What Gunnarsdóttir is really saying is that she can live with freedom of belief so long as it doesn’t come into conflict with her view of how children should be brought up. She is entirely hypocritical on this point. Her claim that everyone has the right to believe but the rights of children come first is another way of saying not everyone has the right to their religious belief – especially if you are a Jewish or Muslim parent.

The main argument of the Icelandic anti-circumcision crusaders is that parents do not have the right to circumcise their male child without his consent. They present themselves as speaking up for the rights of the child and protecting infants from their parents. But in reality, neutralising the rights of parents by insisting their behaviour should be subject to the consent of their children is a way of de-authorising mothers and fathers.

The fact is that parents need the authority to perform all sorts of acts that the child cannot consent to. Like circumcision, almost every major decision made by parents can have long-term consequences. Most of us never consented to our ethnic background or cultural heritage. Children live in places and circumstances that are not of their own making. It is precisely because parental decisions are so important that parents need the freedom to make such decisions in a way that they think works best for their way of life. The very existence of private life is at stake when parents can no longer make decisions unless the child consents. Who decides when and if the child has consented? It is likely it will be an officious law professor, not the child’s mother or father.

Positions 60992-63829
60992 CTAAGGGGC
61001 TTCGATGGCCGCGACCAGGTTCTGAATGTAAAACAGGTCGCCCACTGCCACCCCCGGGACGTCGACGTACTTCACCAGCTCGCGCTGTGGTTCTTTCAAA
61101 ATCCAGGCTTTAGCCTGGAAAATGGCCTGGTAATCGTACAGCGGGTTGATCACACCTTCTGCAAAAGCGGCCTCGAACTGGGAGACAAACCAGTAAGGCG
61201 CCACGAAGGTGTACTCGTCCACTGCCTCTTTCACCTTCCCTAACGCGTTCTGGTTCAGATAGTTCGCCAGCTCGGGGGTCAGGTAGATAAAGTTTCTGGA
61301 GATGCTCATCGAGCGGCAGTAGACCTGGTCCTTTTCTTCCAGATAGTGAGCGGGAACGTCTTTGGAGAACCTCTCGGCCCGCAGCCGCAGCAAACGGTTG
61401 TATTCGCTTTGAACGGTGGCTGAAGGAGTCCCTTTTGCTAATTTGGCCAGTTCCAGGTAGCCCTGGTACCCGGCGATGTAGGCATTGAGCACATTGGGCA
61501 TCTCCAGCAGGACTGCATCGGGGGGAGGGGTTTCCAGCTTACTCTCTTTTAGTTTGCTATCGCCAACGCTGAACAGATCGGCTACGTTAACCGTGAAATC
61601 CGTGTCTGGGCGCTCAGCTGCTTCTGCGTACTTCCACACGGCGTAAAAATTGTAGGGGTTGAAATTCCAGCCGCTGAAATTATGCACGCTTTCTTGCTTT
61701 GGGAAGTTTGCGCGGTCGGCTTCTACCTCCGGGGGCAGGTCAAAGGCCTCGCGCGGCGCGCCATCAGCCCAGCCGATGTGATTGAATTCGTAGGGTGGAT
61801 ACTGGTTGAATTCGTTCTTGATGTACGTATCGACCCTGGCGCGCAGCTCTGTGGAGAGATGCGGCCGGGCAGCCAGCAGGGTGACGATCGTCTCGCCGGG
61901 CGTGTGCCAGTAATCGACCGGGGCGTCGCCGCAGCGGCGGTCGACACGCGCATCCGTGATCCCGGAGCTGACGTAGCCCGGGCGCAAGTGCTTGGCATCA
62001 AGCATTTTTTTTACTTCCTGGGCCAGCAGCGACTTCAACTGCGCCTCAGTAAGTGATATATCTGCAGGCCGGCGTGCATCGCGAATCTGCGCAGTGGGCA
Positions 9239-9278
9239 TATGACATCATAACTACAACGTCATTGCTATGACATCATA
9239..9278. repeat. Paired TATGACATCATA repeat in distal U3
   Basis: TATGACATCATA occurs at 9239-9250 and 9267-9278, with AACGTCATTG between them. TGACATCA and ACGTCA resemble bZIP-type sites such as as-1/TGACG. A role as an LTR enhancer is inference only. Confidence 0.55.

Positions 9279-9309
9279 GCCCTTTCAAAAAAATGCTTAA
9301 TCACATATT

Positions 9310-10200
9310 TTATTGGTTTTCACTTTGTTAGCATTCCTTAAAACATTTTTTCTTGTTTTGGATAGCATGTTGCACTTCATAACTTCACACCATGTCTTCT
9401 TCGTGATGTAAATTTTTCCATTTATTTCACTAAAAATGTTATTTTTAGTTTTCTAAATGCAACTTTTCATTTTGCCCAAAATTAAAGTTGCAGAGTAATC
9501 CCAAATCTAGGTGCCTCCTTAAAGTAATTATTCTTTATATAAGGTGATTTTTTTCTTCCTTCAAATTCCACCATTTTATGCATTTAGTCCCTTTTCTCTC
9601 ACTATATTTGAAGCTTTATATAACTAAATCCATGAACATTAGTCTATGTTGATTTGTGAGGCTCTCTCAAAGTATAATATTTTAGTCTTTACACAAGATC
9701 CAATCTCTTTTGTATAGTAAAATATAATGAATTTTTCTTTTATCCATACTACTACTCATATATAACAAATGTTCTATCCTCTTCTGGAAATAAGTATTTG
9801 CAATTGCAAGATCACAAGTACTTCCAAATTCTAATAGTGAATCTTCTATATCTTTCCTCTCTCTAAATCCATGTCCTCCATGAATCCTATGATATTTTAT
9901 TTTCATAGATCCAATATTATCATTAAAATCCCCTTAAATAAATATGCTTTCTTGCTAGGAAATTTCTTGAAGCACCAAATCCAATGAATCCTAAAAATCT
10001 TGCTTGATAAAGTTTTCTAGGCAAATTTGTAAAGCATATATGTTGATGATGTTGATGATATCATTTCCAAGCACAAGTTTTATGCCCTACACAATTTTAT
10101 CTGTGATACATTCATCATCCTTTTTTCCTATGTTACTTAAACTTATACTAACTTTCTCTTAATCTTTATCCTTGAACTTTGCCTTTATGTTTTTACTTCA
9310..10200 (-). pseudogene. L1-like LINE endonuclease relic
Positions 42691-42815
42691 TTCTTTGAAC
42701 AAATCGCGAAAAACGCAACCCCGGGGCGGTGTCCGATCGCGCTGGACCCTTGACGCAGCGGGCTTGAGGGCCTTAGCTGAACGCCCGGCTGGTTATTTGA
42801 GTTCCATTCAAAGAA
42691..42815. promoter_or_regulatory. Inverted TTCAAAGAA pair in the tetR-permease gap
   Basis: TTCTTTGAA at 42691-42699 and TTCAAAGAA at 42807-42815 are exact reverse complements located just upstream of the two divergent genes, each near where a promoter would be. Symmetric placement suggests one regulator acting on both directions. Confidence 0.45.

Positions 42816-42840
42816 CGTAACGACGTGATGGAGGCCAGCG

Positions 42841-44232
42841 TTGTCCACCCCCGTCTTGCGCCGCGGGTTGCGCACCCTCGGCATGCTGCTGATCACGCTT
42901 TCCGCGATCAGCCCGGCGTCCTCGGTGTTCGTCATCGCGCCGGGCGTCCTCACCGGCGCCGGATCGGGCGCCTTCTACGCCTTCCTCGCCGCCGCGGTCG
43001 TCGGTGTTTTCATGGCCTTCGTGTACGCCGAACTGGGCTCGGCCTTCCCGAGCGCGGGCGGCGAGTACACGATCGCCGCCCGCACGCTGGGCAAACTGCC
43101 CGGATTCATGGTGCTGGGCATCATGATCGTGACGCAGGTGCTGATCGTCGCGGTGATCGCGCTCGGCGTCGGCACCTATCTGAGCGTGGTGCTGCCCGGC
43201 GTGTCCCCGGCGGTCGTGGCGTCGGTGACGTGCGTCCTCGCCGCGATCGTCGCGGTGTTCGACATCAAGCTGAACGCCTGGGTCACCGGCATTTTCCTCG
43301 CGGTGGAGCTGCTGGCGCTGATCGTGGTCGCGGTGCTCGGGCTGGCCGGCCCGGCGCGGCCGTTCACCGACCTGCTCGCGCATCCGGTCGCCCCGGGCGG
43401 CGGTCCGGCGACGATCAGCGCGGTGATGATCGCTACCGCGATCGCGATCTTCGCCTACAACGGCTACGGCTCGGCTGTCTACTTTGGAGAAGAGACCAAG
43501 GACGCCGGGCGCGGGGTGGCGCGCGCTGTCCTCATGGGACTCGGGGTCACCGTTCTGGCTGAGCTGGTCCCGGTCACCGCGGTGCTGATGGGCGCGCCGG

Though circumcision is the focus of the Icelandic campaigners, their claim that they have set out to protect children from their parents will have implications for all mothers and fathers. More and more so-called children’s advocates are criticising parents for ‘imposing’ their religious values on their children. They claim children often do not ‘consent’ to be Catholic or members of a revivalist Protestant church. Parents who educate their children to embrace the family religion have even been condemned as child abusers by certain anti-faith campaigners. That most vociferous proponent of atheism, Richard Dawkins, has said that as ‘odious as the physical abuse of children by priests undoubtedly is, I suspect that it may do them less lasting damage than the mental abuse of having been brought up Catholic in the first place’.

But there is no such thing as children’s rights. People having rights presupposes their capacity to exercise them. Since children are not able to exercise their rights, it will fall upon kindly people to campaign on their behalf. Of course, that children have never consented to someone like Gunnarsdóttir speaking on their behalf is neither here nor there – and suddenly, anti-circumcision campaigners’ obsession with consent vanishes into thin air.